www.nettime.org
Nettime mailing list archives

<nettime> War Economics 101
Are Flagan on Thu, 23 Jan 2003 21:37:01 +0100 (CET)


[Date Prev] [Date Next] [Thread Prev] [Thread Next] [Date Index] [Thread Index]

<nettime> War Economics 101


Not being an economist, but intrigued by the buried news that Iraq linked
its oil trade to the euro at the expense of the dollar in late 2000, I
looked around for some truth to this story. Sure enough, in October of 2000
the UN opened an Iraq account in euro, after Iraq had indicated that it
would cut its oil supply if this was not done. (The mere threat resulted in
soaring oil prices, as Iraq accounts for 5% of the world's supply.) At the
time, the euro was weak in relation to the dollar, and the move cost Iraq an
estimated $270 million. Hussein, however, had proclaimed the dollar an enemy
currency, and switched all trade to the euro through the UN escrow account.
Jordan quickly joined Iraq and announced that its non-UN sanctioned trade
with Iraq would be in euro, or another european currency. Iran has mumbled
about the same move.

On January 15 this year, upon the announcement that 11 empty warheads had
been found by the UN inspectors, oil prices rose to a two-year high, with
the fear of war looming. At the same time, the dollar hit a three-year low
against the euro, weighing in at $1.06 (versus $0.82 back in 2000). If more
countries decided to fix their oil price against the euro and accept
payments in euro, the dollar's role as the world reserve currency would be
seriously threatened, there would be a flight from the dollar, long-term
asset portfolios would move toward the euro, the cost of the US trade
deficit would loom, and the stock market would seriously deflate along with
the dollar -- together they would most likely collapse.

There are many complex angles to report on this, and nowhere did I find an
article that covered it in detail, but suffice to say that the US imports
59% of its oil, that a dollar crash in the current climate would effectively
be the end of the US as we know it, and that a long-term rise in oil prices
would quickly wipe out reserves, with roughly the same effect.

I think the euro link, even if it is somewhat misconstrued from my
non-economist point of view, brings home a useful perspective on "Showdown
Iraq."

-af

+ + + + +

http://www.cnn.com/2000/WORLD/meast/10/30/iraq.un.euro.reut/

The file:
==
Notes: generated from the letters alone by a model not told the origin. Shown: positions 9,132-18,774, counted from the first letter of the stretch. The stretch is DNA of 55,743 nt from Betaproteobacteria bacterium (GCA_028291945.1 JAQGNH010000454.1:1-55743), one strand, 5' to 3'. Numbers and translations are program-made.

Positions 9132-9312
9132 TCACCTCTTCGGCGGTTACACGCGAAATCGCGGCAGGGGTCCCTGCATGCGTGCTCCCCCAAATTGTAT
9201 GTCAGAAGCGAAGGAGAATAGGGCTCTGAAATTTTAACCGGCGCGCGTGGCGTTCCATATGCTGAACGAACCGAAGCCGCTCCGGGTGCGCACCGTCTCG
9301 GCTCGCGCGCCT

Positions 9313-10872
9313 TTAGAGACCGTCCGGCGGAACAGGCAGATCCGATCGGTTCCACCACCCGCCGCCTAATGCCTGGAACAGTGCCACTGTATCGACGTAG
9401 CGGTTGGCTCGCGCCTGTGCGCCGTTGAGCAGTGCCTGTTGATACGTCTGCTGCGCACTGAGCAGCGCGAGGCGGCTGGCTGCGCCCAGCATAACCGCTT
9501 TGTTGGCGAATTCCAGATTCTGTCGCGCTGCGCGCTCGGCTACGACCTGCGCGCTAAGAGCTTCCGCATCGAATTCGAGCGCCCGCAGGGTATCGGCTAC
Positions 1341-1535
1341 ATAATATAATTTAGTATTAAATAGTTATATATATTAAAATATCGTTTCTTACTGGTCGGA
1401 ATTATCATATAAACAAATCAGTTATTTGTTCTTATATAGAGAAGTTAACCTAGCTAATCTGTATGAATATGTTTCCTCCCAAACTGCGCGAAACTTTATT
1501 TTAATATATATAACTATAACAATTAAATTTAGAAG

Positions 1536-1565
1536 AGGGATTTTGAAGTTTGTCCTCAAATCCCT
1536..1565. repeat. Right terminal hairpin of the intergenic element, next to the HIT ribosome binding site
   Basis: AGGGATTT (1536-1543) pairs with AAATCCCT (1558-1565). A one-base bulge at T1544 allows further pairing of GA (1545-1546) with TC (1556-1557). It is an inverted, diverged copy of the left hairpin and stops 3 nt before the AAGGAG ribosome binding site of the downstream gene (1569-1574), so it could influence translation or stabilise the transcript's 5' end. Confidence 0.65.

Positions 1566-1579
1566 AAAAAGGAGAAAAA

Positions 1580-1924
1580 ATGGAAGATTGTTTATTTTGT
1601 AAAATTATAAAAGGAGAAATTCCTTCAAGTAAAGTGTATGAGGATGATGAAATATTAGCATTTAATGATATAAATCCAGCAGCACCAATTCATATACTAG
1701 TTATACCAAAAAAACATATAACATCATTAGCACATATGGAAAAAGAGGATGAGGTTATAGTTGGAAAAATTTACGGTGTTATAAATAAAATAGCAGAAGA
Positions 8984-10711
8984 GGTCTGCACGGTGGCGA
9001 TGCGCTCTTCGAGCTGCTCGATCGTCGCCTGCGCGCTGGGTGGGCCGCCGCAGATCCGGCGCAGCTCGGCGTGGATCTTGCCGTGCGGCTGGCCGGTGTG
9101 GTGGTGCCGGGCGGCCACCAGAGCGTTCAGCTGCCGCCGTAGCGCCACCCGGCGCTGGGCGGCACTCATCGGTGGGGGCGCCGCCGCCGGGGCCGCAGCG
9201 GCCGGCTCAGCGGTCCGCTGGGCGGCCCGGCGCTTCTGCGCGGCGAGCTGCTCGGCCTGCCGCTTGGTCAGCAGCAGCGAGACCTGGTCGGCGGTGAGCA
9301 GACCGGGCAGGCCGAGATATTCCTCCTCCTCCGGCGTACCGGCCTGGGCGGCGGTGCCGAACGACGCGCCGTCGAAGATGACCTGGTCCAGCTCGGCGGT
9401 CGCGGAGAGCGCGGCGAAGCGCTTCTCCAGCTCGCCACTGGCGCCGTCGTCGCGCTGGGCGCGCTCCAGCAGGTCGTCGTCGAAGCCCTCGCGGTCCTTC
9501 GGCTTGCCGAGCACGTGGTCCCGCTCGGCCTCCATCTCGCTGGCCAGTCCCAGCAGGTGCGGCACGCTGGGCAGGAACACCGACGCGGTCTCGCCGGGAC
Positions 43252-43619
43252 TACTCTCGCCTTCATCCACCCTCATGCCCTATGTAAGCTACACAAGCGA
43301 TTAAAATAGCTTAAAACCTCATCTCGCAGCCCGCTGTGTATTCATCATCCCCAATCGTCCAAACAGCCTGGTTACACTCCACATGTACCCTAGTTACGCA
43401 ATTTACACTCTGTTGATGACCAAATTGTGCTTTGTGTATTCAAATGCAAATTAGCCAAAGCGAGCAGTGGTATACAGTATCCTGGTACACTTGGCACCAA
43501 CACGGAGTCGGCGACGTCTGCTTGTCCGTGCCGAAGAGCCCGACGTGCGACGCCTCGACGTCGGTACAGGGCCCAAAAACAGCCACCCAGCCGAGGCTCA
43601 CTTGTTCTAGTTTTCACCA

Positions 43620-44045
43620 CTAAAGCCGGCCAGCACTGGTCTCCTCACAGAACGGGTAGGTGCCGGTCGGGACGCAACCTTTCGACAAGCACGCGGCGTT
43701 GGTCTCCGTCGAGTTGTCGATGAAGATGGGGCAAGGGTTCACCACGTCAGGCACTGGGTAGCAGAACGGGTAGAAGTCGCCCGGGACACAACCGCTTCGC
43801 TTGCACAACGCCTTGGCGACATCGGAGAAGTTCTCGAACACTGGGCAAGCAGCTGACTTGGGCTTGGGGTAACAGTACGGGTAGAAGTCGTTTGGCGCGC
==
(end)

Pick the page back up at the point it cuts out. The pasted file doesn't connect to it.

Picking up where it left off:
U.N. to let Iraq sell oil for euros, not dollars

October 30, 2000 
Web posted at:  8:45 PM EST (0145 GMT)

UNITED NATIONS (Reuters) -- A U.N. panel on Monday approved Iraq's plan to
receive oil-export payments in Europe's single currency after Baghdad
decided to move the start date back a week.

Members of the Security Council's Iraqi sanctions committee said the panel's
chairman, Dutch Ambassador Peter van Walsum, would inform U.N. officials on
Tuesday of the decision to allow Iraq to receive payments in euros, rather
than dollars. 

+ + + + +

http://www.un.org/Depts/oip/background/chron.html

31 October 2000:   The Security Council's 661 Committee authorises the UN
Treasury to open an UN Iraq account in euro . It also requests an in-depth
report within three months on the costs and benefits for the Programme and
other financial and administrative implications of the payment for Iraqi oil
in euro .

+ + + + +

http://www.rferl.org/nca/features/2000/11/01112000160846.asp

But he says Saddam may feel the strategy is worth the price because it
allows him to draw a clear line between what Iraq  sees as two camps in
world opinion regarding the UN  sanctions.

One camp, led by the U.S. and Britain -- a country also outside  the euro
zone -- wants to maintain strict trade sanctions on Iraq  until Baghdad
proves it has no more weapons of mass  destruction.

The other camp, led by euro-user France -- along with Russia  and China --
favors easing the sanctions on humanitarian  grounds while still pursuing
disarmament.

+ + + + +

http://www.gold-eagle.com/editorials_00/hickel092900.html

Iraq decided to no longer accept dollars for oil... what do you think will
be the effect on the greenback and on the Euro?"

The burning question in cyber-space today is "Will this policy be limited to
just Iraq?"

+ + + + +

http://www.millennium-money.com/pmupdate_3oct_00.htm

Jordan to switch from dollar in trade with Iraq - a move is in response to
an earlier Iraqi decision to stop trading with the US currency - October 25,
2000, 02:25 PM 

BAGHDAD (Reuters) - Jordan has decided to stop using the US dollar in trade
dealings with Iraq and replace it with the euro or another European
currency, the state news agency INA reported on Wednesday.

#  distributed via <nettime>: no commercial use without permission
#  <nettime> is a moderated mailing list for net criticism,
#  collaborative text filtering and cultural politics of the nets
#  more info: majordomo {AT} bbs.thing.net and "info nettime-l" in the msg body
#  archive: http://www.nettime.org contact: nettime {AT} bbs.thing.net